Years before “Euphoria,” director Catherine Hardwicke had the teenage milieu locked down with her film, Thirteen.
The drama centered on honors student Evan Rachel Wood, who meets a new friend (Nikki Reed) who turn her on to a world of sex, drugs, and petty crime. That tests Wood’s relationship with her mother, Holly Hunter.
The film debuted at the Sundance Film Festival in early 2003 and celebrates its 20th anniversary on Sunday.
“I like elevating things,” Hardwicke (Twilight, Mafia Mamma) said in a Yahoo! Entertainment interview. “I wanted you to feel how the hormones are raging and what it feels like to be a kid when everything matters.”
Marilyn Manson Sees Judge Gut Rocker's Defamation Case Against Evan Rachel Wood Over Abuse Allegations
'Mafia Mamma' Review: Toni Collette Becomes The Reluctant Godmother In Mild Italian Mob Comedy
Hardwicke was a prolific production designer when she teamed with Reed — then 14, and the daughter of an ex-boyfriend — to write the script for Thirteen in only six days. “We really tried to [show] what it felt like to be a teenager, and just going through all the crazy pressures from the outside world,” Hardwicke says.
Hollywood in the early 2000s was nervous when Hardwicke and Reed shopped their script.
“I mean, every studio and every financier said, ‘No, we can’t make it. How could we make a movie that’s gonna be R-rated with an unknown 13-year-old girl in the lead?’ Everybody said no,” Hardwicke says.
The film was eventually produced with a budget of about $2 million, which Hardwicke raised through independent equity financing. It was shot in Los Angeles over 24 days.
“We made it by hook or crook, you know? And for no money. I got paid three bucks the whole time. But when we finally made it, people were like, ‘Oh, it’s powerful. It’s moving. It’s relevant in a way to what people are going through.’”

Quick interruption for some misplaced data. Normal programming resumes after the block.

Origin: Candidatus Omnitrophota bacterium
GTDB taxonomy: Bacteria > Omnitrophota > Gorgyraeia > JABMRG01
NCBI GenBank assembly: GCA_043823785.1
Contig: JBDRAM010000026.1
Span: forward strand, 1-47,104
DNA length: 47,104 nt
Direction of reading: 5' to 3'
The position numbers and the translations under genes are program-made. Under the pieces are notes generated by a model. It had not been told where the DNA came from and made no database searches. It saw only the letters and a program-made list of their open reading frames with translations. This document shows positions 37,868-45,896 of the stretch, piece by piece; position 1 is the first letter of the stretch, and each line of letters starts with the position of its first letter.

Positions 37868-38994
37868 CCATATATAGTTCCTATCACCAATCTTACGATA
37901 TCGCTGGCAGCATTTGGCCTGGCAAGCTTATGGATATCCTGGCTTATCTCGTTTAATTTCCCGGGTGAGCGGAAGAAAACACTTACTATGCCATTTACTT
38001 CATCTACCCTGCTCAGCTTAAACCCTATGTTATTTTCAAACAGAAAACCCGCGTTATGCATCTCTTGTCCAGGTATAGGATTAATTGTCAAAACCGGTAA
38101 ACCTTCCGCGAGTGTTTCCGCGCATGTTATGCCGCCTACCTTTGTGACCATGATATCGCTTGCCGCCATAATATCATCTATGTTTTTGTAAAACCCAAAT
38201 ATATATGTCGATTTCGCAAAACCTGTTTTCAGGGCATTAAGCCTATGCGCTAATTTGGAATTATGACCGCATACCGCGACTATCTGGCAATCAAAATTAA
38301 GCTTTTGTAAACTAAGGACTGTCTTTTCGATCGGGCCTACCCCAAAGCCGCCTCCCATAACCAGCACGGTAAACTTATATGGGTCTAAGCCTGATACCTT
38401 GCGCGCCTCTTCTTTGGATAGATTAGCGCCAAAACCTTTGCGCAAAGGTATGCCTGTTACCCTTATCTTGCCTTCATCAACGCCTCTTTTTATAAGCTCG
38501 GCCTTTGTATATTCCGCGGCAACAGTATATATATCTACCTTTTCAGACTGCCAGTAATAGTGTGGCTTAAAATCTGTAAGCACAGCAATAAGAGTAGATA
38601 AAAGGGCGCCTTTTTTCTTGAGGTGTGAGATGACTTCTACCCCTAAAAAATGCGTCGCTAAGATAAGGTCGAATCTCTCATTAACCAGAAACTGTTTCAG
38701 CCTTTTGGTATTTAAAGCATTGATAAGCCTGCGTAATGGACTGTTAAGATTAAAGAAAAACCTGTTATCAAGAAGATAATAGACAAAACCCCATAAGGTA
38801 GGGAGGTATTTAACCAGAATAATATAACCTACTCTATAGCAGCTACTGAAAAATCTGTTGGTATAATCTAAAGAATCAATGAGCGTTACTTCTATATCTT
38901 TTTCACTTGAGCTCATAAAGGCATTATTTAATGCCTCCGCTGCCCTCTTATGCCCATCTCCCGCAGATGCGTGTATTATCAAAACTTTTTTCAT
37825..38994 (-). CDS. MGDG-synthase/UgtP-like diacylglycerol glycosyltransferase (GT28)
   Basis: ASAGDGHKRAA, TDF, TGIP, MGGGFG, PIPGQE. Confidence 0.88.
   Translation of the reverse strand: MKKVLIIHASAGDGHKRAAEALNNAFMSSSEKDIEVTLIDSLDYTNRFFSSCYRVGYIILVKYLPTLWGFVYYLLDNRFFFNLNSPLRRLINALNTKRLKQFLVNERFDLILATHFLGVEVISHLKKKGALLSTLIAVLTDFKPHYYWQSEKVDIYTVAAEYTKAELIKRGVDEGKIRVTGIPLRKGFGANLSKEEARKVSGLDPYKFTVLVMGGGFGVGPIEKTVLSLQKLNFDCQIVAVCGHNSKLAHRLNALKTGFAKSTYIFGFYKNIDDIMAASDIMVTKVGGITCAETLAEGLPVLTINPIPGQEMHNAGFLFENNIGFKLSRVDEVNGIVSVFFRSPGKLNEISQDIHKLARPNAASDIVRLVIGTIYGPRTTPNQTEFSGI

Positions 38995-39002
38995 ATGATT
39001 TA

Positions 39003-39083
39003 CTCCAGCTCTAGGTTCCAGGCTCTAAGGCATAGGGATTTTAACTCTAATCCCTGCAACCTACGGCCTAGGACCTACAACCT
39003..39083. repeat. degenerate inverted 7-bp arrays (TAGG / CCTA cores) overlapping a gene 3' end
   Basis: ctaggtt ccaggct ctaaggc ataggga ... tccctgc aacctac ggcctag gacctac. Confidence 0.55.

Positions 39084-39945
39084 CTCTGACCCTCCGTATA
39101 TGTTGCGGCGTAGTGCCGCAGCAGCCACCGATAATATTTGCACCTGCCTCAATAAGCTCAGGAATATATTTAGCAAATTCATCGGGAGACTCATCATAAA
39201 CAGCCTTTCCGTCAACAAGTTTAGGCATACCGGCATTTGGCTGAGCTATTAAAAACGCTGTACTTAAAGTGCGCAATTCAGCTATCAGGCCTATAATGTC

Fox Searchlight acquired the film and it ultimately earned more than $10 million, thank to rave reviews. Oscar and BAFTA nominations followed for Hunter, SAG nominations for Wood and Hunter, and an Independent Spirit Award win for Reed.
“That’s my little baby,” Hardwicke says now of the film. “You know, I saw what Nikki Reed was going through at 13… Holly Hunter, Evan Rachel Wood, their performances are still so strong if you watch it now because they put their hearts into it. They felt it. They lived it on the day. So I love that film.”
Teens today still relate, the filmmaker says.
“Even now on TikTok, there’s like 1.6 billion interactions with Thirteen. People are seeing clips and they’re writing in the comments, ‘That happened to me last week with my mom.’ So because it was quite honest and had real emotions, it’s still relevant to a lot of people.”
Must Read Stories
No Breakthrough As WGA & AMPTP Meet Again; Union Targets Media Consolidation
Historic Event Scraps Monday Pickets; MLB Games Moved: The Latest
Scraps Season 2 Of ‘The Peripheral’ & ‘League Of Their Own’ As Strikes Continue
The Box Office Déjà Vu You’ve Been Feeling This Summer Is Real
Read More About:
Source: Read Full Article